It was the first time since Malawi’s independence for such a number of demonstrators to be killed at once and for those who lost their loved ones, it is clear that no kind of compensation will lessen the pain.

For the Nkhata Bay victims, there was a call that their 33 families should be compensated by the British governmentfor the brutal deaths.

“The 33 deceased families here are mourning year in and year out. As you all might be aware, in the process of killing their relatives, they created a lot of challenges to families because some of those killed were bread winners.

“It should also be borne in mind that apart from creating economic and social challenges to such families, the mere fact that they were innocently killed warrants compensation from those responsible,” Nkhata Bay Central Member of Parliament, Ralph Mhone, said during the 2015 commemoration.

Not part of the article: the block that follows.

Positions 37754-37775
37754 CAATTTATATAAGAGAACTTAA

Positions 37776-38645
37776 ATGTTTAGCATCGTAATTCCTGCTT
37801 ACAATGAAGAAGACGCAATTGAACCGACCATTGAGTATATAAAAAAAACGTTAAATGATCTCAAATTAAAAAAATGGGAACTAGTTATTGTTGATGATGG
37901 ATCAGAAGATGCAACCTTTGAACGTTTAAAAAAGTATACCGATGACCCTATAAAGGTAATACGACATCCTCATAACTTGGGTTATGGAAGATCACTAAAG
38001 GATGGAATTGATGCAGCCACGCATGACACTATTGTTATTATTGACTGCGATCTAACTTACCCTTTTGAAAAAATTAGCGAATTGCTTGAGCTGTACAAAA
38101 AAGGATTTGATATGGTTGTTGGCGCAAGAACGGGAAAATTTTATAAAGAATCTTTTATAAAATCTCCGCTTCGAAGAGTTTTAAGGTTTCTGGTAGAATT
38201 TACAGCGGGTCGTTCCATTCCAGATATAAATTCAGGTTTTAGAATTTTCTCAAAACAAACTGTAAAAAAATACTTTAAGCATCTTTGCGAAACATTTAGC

It is doubtful if that call will be met in the present generation. Perhaps, to these families, it is even more painful when the ideals for which their relatives were murdered are not being respected beyond the solemn speeches and songs that mark the day year in year out.

As Phiri stresses, if the martyrs who were killed during the 1959 came back to life today, they would frown at what the country is today, 59 years after the crackdown and 53 years after independence.